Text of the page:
(A few small notes. 1) All this discussion surrounds communities. Individuals who miss Torah reading are generally assumed to not be obligated to find a way to hear it. Whether one synagogue being open in the country somewhere counts to make everyone else in the category of exempt individuals seems highly unlikely, though it's hard to prove it. How to account for every different minyan in a city is difficult. 2) The Vilna Gaon alludes to the laws of Tashlumin for prayer in regards this rule leading some later authorities to posit a third position here that one can only make up the most recent weeks' worth of sections and only if they were missed by accident and by reading the newer section first, all like Tashlumin for prayer. This would be a brand new position with no source and is contradicted by his own practice reading sections from four weeks to catch up after being released from prison. Interesting conceptually and food for an entire Shiur, but difficult to do anything with practically. 3) The special readings of the "Four Parshiyot" do not follow these rules since they don't fit the Or Zarua's logic. Some believe they can be made up when still thematically appropriate to the calendar.)
Clearly the main position here (by any standard: historically speaking, simplest logic, majority of early opinions, majority of later opinions, majority of implemented cases) is like the Or Zarua said that this is all a custom so you can read as much as you want. And having every community finish the Torah every year is obviously a positive value. But by the same token since it's just a custom, when extremely burdensome to a community one could imagine (as did Zera Emet 3:14 regarding a town that lacked a qualified Torah reader for months) skipping out on the custom to finish the Torah one year, whether because of Kavod Haberiyot or because בזה לא נהגו the custom was never meant to include such extreme situations (the minority opinions of Maharam and Shaarei Ephraim could be offered as snifim lehakel in such circumstances). Every community needs to figure out what is feasible for them while keeping everyone safe, whether that'll be reading everything, reading just what's in the current book, reading just the last two, reading them all just at one early minyan for a small representative sub-tzibbur (since this is a communal obligation, not an individual one), or perhaps reading the missed sections outside the regular service over a few weeks as a token symbolic gesture towards how much we missed our Torah scrolls. (Remember too that an extra few hours once in the next month is still significantly less than the amount of time you would have spent in shul the last few months.)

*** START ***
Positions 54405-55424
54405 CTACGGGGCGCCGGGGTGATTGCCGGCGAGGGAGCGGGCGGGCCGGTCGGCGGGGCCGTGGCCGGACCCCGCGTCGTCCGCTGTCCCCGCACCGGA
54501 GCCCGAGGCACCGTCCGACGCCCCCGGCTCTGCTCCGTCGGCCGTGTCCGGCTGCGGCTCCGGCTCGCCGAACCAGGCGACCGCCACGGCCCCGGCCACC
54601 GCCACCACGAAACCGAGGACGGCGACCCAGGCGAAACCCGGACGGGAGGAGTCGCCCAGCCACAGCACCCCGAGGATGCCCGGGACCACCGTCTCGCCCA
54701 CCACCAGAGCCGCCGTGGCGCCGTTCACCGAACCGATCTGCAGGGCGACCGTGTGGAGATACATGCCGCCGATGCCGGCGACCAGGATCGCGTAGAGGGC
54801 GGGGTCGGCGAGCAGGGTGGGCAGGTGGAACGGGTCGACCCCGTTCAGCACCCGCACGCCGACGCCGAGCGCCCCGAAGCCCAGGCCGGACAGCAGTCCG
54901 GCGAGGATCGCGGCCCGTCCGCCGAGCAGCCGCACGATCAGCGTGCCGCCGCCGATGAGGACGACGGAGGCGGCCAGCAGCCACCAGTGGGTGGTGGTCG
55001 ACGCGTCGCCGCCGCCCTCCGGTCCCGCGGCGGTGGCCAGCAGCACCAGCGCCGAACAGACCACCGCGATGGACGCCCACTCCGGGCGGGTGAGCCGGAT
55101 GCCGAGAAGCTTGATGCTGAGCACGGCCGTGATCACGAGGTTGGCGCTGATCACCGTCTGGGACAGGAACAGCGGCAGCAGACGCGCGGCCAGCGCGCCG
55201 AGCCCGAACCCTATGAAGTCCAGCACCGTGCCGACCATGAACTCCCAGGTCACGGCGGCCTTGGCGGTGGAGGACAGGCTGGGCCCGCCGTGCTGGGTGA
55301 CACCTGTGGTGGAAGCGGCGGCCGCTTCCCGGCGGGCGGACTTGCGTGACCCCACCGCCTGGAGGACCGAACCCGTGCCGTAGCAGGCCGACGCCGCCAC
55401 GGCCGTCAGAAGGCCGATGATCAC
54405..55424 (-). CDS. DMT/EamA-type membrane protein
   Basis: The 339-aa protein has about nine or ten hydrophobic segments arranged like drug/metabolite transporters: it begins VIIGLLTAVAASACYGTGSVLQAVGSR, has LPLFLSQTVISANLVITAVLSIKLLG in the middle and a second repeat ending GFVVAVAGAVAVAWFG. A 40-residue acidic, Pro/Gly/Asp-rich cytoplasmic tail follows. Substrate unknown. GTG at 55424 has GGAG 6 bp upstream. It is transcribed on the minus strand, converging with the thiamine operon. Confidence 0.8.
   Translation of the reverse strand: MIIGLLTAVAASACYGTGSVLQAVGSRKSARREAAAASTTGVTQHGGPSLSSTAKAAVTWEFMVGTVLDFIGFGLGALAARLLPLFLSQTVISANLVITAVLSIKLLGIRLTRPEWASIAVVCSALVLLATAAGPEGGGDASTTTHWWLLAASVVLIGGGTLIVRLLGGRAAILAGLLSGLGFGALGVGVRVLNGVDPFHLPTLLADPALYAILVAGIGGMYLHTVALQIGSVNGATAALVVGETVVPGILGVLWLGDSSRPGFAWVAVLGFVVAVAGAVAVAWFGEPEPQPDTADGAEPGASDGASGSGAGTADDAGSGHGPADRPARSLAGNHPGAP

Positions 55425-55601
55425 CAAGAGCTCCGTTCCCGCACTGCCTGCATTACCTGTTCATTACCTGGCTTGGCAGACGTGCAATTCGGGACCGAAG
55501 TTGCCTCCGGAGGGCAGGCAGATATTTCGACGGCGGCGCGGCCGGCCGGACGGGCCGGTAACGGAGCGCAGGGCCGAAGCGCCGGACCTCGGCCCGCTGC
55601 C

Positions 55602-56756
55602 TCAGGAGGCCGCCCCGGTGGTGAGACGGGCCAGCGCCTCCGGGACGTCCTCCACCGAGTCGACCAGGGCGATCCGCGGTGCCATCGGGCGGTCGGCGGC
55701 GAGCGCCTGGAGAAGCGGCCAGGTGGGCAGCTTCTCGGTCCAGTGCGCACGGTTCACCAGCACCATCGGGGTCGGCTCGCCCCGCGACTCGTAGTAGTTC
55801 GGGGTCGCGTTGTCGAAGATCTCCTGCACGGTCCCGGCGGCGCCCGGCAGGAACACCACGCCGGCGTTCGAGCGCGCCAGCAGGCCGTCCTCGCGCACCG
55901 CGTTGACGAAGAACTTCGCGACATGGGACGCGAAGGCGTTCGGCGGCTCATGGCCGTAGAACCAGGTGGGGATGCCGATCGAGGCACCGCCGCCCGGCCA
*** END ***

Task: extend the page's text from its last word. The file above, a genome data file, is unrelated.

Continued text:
What is abundantly clear if you read all the above sources inside is the love and desire these sages and communities felt about hearing all the Torah readings, the lengths they went to try to accomplish that and the dismay they felt when unable to. Any ruling on this question must be rooted in that perspective and then work to deal with the challenges in any given community. To just say "there are some doubts here since this is a rare question so better to just do nothing" is not the way any of the above sages approached this question, with each lengthy responsum after the next showing how much its author cared about figuring out what to do for his community in his case. It's possible many Jews this year will be forced to not take part in this time-honored and beloved practice of reading the whole Torah each year, like many other beautiful Jewish practices which have been skipped or minimized this year, not because the imperative never existed but because in Judaism saving lives is obviously more important.